Three weeks before she reached he 17th birthday, Esther married John Jackson Werts, a red-haired and bearded 23-year-old farmer whose parents lived in the county. There were eight children in his family and John was only 14 when their mother died. In those days, a young man lived with his parents until his 21st birthday, "paying his debt to his parents." Only them was he free to make a life of his own. At the age of 21, John took a job as a farmhand for $13 a month. He saved his money and the next year rented a 50-acre farm in adjacent Coshocton County, Ohio. After a year he returned to Muskinghum County, his home and also the home of Esther Ann Wymer. John and Esther married on August 29, 1854.

      The couple live on a rented farm for the first three years of their married life and brought three children into the world. The first John Quincy who soon became his fathers right -hand man and the second was a son who lived only a few days. Women grieved in a private way in those days and there was little time to weep. In less than a year their first daughter, Mary Eveline, was born.

      Esthers husband John had been looking for more land and eventually purchased an 80-acre farm nearby Coshocton County. This meant a move for Esther, a separation from her family, finding new friends and a new church. Lydia, her latest child, was about a year old when the move to the new farm was made in 1860. Later that year Alfred Riley was born. Jacob was born in 1862 and William Clement in 1863. Their daughter Mary (and probably the other children) was vaccinated at age 4 in Ohio to prevent smallpox, using the vaccine of that period. Such vaccines had begun in the late 18th century but only progressive and daring (live virus was used, somewhat risky) people consented to use them through most of the 19th century.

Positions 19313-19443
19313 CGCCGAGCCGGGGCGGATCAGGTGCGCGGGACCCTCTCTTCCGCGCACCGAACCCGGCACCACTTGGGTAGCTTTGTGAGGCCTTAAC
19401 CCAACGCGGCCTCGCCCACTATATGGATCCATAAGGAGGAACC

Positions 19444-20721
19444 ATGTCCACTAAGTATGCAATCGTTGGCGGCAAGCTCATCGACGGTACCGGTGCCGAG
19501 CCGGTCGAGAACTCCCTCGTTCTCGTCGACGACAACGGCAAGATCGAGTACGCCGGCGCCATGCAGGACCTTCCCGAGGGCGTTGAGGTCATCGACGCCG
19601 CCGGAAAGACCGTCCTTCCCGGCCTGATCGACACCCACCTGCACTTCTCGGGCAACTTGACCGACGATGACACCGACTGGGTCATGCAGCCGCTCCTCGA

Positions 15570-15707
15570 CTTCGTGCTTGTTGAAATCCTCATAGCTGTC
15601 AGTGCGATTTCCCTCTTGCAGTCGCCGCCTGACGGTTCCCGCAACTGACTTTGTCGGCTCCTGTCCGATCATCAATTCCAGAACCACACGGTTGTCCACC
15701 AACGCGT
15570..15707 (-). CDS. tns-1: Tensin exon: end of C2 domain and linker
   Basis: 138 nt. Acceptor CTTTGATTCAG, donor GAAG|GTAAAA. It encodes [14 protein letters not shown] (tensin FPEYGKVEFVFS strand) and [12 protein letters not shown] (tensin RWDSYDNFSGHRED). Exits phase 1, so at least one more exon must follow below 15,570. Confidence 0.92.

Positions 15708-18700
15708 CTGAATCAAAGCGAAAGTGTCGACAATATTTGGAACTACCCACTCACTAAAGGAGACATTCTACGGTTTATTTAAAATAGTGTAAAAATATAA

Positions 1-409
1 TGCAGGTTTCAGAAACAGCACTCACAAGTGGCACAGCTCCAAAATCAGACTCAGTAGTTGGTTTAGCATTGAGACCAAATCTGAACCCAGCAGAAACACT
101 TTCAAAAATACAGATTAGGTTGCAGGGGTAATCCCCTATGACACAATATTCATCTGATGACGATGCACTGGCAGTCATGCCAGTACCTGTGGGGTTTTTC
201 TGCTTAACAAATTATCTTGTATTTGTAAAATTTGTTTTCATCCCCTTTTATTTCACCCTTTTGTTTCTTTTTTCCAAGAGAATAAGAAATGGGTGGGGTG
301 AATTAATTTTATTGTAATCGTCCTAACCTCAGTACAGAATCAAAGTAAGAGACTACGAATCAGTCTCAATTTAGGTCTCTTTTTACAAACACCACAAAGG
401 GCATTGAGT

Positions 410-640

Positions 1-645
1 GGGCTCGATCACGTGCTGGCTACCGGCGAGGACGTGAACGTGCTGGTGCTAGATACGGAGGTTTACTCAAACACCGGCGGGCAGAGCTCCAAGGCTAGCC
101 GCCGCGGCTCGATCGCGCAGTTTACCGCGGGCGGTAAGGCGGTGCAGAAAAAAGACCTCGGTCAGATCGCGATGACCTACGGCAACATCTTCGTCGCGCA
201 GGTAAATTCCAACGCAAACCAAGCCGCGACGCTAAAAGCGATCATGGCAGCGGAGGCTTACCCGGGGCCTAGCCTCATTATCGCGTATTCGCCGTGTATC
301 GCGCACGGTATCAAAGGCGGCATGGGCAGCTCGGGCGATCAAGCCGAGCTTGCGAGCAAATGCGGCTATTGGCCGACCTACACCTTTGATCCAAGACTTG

John and Esther were both descended from families who were dedicated Christians. Both families were members of the Lutheran faith. History contains the names of several of their ancestors who were instrumental in the establishment of Lutheran churches from Virginia through Pennsylvania and Ohio. Whenever they moved to a new area, Esther and John looked for a church and if none was found, they were among the first to organize one.

      By the year with six children and the loss of one baby, they could probably see the necessity of having more land in order to feed a growing family. John made a trip to the new state of Iowa where his uncle Maple had homesteaded a farm on the prairie, paying the government $1.25 per acre. He was favorably impressed with the land and the prospects for future settlement and growth. He purchased 160 acres of prairie included 20 acres under cultivation and a newly-built house. He also bought 40 acres of timber for fuel, fence posts and lumber and the entire package cost him $2,100. The farm was half a mile north of Ragtown, a village having a store, sawmill, and a few houses. A school was added in a few years.